Tuesday, August 26, 2014

The Burning bush

BurningBushPaulKoli
Paul Koli

you are a fire always burning ...

You are a fire always burning but never consuming; you are a fire consuming in your heat all the soul's selfish love; you are a fire lifting all chill and giving light. In your
light you have made me know your truth: You are that light beyond all light who gives the mind's eye supernatural light in such fullness and perfection that you bring clarity even to the light of faith. In that faith I see that my soul has life, and in that light receives you who are Light.

Catherine of Siena

Monday, August 25, 2014

Make haste to be kind

"In the early Christian communities to whom Matthew and Paul wrote, there was a strong sense that the Kingdom of God was coming soon. The familiar blessing paraphrased from the Swiss philosopher and poet Henri Frédéric Amiel synthesizes Jesus’ admonition and Paul’s advice: Life is short and we do not have too much time to gladden the hearts of those who travel this journey with us, so be quick to love and make haste to be kind.
Jesus, in revealing that the messianic era is imminent, also explains how the disciples are to live in the intervening time: They are to live with the paradox of faith. One of the great paradoxes of Christianity is that the Messiah must suffer and die before he is raised to eternal life. This paradox makes a concrete statement of the Christological idea that Jesus is the embodiment of both the reality of the divine and the reality of this world. Jesus even issues his instructions to the disciples in the form of a paradox: “For those who want to save their life will lose it, and those who lose their life for my sake will find it.”
We are to live the way of the great “I Am” and the glorious “I shall be.” We are to live a life of reverent prayer and a life of faithful action. We are to live as if we have not much time and as if we have all the time in the world.
German theologian Dietrich Bonhoeffer wrote from prison, as he faced suffering with great faith:
“What remains for us is only the very narrow path, sometimes barely discernible, of taking each day as if it were the last and yet living it faithfully and responsibly as if there were yet to be a great future.”
This is the divine way. It is also the human way. This is the mystery and the paradox of faith."
http://episcopaldigitalnetwork.com/stw/2014/08/18/12-pentecost-proper-17-a-2014/

Take your shoes off!


(see sermons page for full sermon)

I can remember adults shouting at me when I was a child, “Put some shoes on!” so it is welcoming to hear someone say, “Take your shoes off”.
It came as a surprise to hear people reading the story of Moses’ meeting with God and using an angry voice as if God was saying, “Take off your shoes, you stupid man. Don’t you recognise Holy Ground when you see it!” Maybe they were remembering a parent saying, “How many times do I have to tell you to take your shoes off when you come inside.  I've just washed that floor” or “You’re getting mud on the carpet!”
Our life experiences have an impact on the way we see ourselves and others and the way we see God. For instance, I see God as saying these words in a welcoming way; “Relax and make yourself at home”. God could be speaking in a playful way, implying, “Take off your shoes and give your toes a wiggle in the sand”. Or God could be caring, like saying, “Your shoes must be killing you. Feel free to take them off.”
Maybe some think that God was outraged by Moses’ curiosity and was saying, “How dare you approach ME with your shoes on!”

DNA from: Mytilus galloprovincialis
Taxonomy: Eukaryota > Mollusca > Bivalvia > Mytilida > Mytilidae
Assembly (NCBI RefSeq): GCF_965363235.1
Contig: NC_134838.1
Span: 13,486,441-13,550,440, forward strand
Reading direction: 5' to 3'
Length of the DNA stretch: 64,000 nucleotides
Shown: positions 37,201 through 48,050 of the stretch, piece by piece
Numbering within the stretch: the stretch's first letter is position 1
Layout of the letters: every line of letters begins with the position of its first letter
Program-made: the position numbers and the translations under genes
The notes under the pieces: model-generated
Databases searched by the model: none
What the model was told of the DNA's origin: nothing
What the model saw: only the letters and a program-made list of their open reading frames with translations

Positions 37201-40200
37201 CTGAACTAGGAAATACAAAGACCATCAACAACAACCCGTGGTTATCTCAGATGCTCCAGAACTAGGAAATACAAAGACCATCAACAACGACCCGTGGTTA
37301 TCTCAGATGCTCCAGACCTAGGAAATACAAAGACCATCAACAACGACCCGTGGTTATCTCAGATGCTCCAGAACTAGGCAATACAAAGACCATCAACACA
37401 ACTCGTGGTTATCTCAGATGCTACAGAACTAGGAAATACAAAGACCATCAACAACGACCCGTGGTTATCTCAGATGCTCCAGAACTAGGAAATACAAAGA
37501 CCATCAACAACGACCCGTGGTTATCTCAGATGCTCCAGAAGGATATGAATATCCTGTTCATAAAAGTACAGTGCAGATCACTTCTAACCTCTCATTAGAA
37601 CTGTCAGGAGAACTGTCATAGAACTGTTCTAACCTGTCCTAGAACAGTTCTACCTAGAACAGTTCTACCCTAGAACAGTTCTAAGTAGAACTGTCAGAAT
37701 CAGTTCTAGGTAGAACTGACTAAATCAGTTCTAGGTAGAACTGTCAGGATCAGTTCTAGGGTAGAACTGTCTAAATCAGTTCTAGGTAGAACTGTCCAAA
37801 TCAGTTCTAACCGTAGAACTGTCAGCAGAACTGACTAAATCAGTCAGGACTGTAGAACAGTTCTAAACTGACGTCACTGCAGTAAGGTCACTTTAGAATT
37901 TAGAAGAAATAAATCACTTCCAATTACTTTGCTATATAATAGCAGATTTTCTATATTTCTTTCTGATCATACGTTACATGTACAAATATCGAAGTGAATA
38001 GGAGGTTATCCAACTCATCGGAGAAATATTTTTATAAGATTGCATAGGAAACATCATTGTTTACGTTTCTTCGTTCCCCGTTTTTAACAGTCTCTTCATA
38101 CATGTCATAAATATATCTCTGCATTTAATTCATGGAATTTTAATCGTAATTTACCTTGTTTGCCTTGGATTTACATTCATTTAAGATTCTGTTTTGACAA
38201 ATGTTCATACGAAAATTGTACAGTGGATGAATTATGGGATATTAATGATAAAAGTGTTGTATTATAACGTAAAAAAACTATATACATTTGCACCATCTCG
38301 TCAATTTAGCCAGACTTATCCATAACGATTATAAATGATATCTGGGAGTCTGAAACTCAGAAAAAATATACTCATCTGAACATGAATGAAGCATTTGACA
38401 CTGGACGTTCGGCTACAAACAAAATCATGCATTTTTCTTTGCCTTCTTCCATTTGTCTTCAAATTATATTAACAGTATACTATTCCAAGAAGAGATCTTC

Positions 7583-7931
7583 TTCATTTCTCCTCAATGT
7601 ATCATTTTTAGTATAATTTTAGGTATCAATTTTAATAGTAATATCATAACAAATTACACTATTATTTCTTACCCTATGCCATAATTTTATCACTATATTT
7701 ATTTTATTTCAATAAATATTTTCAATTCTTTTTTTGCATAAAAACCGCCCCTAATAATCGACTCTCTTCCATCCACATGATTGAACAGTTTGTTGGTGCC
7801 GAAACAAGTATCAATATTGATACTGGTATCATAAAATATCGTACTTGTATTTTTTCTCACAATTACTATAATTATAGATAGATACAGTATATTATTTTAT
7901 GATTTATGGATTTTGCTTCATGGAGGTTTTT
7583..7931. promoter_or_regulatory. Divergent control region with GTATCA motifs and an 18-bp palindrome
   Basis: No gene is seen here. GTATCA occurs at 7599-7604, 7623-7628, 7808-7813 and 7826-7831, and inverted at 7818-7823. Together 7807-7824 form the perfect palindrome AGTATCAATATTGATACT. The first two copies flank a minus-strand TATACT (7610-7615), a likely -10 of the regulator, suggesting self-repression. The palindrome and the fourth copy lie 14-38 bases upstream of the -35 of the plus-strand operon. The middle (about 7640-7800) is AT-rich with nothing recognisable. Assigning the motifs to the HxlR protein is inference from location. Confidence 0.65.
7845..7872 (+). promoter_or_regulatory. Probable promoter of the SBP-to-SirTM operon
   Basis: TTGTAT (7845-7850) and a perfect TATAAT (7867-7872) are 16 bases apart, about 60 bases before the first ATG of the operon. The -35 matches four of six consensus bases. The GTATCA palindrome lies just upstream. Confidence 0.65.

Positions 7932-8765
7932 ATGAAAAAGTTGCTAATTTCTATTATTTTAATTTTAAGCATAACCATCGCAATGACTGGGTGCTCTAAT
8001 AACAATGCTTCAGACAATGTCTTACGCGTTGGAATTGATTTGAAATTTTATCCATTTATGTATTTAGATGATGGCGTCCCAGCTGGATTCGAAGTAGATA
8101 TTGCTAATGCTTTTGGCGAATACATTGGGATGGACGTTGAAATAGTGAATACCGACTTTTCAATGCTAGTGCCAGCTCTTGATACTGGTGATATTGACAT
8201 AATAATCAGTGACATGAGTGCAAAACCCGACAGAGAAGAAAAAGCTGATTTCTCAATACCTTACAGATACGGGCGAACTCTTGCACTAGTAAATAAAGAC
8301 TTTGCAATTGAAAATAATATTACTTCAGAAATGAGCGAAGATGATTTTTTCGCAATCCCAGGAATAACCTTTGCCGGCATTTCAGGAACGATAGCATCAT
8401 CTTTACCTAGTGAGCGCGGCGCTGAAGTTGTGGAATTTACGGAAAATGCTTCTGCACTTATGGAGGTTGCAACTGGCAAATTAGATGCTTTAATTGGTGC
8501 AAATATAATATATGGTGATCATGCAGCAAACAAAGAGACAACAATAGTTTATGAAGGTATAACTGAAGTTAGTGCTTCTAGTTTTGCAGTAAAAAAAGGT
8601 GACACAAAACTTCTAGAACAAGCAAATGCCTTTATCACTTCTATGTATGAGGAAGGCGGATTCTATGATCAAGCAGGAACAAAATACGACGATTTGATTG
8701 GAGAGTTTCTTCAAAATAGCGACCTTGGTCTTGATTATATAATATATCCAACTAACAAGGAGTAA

It is just as plausible that God was reassuring Moses, “This is safe ground. You don’t need shoes for protection here. I invite you to make yourself comfortable”. God may have been inviting Moses to retreat, come away from his everyday life to spent some time with God.
Depending on how we see God, one or another of these, or even a different interpretation may seem closest to what we think was actually going on in this exchange. This either reinforces what we always thought or challenges us to see in a new way.
It is not only challenging how we see God. It also relates to what shoes mean in our society. Christianity is one of the few religions of the world which doesn’t require people to remove their shoes when they enter a sacred place. For most people round the world, removing shoes shows respect.
Has our attitude to bare feet come about because, in our culture, we see shoes as status and fashion symbols? We have expressions such as ‘well shod’ and ‘down at heel’ which indicate what shoes might say to us

Are we ready to take off our shoes and engage with the work to which we are called?
REv Julianne Parker

From that time on.



From that time on

That day,
when he called us together
and gave us the talk,
changed everything;
our lives included.
No going back to the easy excitement
of those earlier times, halcyons,
when the message was new,
along with the company.

We move on.
The journey becomes more determined,
the actions more considered;
the serious stuff has begun.
It was never a light thing,
but now we talk openly
of the struggles,
the suffering,
the dying.

This chosen road passes
from light to darkness,
and back to light again.
It takes us into the shadowed places,
the dim corners of a world
that waits yearningly for a coming;
for those who might bear even a glimmer,
the smallest spark
of defiant hope.

From that time on
we began to be disciples.


© Ken Rookes 2014

Tuesday, August 19, 2014

Who do you say that i am?

Romans 12: constructive nonconformity

I love Martin Luther-King's sermons for their passion and depth of thought. In this sermon he takes the first couple of verses of Romans 12 as inspiration. (forgive his exclusive language; a product of his time). I think this is a message for our time as well in relation to a Christian stance on asylum seekers, global poverty and war.